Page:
If anti-choicers truly cared about women to the degree they claim, surely they would treat abortion procedures just like any other reproductive health need—and leave decisions about safety and comfort up to women and their doctors.
This year, Texas’ Health and Human Services Commission, and the departments it oversees, are up for review by the Sunset Advisory Commission. It can’t hurt to start amassing your “fingers crossed” GIFs now.
Researchers warned in the newly released study that the shuttering of abortion providers as a result of more stringent laws could put those who need abortion care in danger.
Cincinnati is a metropolitan area of more than two million residents, and if state Republicans get their way, it will become the nation’s largest urban area without a single abortion clinic.
Staff members at the last remaining legal abortion clinic in the Rio Grande Valley have been repeatedly left without a job in the wake of flip-flopping court decisions.
The only remaining abortion clinic in the greater Cincinnati area, which serves an estimated 2.1 million people, was hit with a citation this month from the Ohio Department of Health for failing to have a written transfer agreement with a local private hospital.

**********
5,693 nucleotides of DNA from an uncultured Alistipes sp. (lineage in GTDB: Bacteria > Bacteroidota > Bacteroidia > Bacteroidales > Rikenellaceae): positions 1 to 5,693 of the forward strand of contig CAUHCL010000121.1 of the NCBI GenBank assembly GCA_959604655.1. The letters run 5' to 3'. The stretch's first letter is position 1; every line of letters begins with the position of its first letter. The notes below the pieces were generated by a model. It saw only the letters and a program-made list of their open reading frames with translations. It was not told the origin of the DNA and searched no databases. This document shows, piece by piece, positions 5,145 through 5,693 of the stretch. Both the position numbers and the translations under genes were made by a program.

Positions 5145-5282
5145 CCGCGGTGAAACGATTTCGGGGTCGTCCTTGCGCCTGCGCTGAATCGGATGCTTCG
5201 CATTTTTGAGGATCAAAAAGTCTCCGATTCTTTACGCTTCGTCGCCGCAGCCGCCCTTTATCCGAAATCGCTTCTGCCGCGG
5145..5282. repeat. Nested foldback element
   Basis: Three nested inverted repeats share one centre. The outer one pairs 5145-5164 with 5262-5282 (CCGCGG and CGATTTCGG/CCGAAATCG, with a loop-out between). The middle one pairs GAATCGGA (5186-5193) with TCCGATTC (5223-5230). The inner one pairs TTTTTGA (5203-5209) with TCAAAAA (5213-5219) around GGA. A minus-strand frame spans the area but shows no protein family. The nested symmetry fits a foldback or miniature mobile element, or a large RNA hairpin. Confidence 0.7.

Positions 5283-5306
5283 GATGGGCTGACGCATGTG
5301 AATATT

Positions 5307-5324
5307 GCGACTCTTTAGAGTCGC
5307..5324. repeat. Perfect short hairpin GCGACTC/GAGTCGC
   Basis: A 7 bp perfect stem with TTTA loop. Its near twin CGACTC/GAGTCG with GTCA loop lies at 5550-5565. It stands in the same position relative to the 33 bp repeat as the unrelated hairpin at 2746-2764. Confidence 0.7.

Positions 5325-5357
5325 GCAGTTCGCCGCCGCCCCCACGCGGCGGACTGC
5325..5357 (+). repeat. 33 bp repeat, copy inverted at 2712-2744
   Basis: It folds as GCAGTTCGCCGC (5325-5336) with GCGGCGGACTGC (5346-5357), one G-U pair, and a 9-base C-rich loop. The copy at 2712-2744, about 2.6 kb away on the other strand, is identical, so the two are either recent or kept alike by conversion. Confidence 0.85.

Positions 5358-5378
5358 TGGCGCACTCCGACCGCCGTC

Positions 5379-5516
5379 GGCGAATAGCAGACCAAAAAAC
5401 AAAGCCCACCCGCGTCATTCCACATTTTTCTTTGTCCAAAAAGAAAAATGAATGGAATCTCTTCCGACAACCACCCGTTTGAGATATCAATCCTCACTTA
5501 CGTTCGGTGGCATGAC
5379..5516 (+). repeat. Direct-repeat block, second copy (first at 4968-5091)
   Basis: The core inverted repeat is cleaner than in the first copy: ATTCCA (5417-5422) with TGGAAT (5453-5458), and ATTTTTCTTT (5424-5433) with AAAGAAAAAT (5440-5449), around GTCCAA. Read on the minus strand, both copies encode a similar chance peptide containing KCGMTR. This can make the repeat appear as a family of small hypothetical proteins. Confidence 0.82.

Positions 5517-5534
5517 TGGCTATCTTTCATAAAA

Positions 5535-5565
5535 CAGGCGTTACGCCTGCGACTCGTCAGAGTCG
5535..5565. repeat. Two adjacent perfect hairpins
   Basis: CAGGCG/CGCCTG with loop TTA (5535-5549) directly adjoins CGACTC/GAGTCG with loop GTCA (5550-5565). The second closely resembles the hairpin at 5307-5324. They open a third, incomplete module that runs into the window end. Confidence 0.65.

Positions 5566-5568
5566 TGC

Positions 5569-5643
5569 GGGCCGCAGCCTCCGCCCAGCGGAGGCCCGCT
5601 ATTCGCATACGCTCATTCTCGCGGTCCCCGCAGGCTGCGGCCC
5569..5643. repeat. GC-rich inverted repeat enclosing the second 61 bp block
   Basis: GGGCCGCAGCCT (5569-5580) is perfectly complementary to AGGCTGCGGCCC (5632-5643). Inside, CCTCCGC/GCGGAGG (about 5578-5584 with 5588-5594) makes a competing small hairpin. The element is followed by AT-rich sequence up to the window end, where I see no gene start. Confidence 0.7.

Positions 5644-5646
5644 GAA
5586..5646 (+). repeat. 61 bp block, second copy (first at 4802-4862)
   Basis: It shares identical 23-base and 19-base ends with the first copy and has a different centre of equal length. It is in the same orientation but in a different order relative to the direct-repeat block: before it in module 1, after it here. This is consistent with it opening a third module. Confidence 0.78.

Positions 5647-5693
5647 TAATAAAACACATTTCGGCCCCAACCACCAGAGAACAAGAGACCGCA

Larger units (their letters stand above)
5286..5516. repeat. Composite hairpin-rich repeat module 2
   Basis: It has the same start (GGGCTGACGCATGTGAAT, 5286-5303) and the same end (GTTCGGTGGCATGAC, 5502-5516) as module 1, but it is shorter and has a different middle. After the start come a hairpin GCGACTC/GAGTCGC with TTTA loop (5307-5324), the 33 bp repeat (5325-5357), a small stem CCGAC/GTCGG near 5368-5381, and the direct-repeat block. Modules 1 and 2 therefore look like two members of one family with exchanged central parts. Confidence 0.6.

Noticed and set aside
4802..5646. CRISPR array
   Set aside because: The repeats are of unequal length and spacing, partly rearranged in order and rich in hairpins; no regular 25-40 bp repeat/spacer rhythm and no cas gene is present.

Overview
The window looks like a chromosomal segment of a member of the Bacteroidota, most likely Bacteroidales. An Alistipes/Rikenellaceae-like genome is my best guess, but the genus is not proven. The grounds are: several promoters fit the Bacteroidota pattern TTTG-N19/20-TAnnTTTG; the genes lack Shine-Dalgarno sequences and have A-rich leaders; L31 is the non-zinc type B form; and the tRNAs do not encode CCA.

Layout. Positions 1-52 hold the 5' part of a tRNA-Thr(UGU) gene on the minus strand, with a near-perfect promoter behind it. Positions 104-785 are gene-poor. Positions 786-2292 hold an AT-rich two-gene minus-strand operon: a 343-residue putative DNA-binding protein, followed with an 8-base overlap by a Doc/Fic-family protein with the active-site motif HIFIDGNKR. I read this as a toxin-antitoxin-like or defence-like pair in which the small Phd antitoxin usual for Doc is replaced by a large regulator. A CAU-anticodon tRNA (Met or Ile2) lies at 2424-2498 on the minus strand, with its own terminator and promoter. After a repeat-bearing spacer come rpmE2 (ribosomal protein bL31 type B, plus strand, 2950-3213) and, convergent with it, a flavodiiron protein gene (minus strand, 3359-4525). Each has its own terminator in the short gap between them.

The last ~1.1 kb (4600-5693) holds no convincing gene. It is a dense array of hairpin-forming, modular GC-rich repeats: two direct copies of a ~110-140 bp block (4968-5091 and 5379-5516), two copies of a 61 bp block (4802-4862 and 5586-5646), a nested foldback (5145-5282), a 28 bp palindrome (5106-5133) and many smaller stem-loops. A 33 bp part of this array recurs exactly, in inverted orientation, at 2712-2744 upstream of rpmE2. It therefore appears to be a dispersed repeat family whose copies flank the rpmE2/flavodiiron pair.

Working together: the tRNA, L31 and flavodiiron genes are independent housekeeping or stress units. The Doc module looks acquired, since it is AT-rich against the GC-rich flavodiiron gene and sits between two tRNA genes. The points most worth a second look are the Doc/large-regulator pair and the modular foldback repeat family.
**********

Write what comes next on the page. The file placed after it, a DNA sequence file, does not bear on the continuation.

Texas’ penal code explicitly exempts pregnant individuals from being punished for harming their own fetuses. But that hasn’t stopped prosecutors from charging them with child endangerment for using drugs while pregnant.
A little more than half of the Texas abortion clinics that were forced to shutter earlier this month have reopened for legal abortion services following a Supreme Court ruling handed down Tuesday.
The prosecution of Jennifer Whalen for purchasing her daughter abortion-inducing medication is reminiscent of the way that hospitals, Child Protective Services, and law enforcement have historically responded to drug use during pregnancy.
Amid reports of possible corruption and complaints of long waits for benefits have come calls for an investigation into the Medicaid privatization program championed by Kansas Gov. Sam Brownback (R).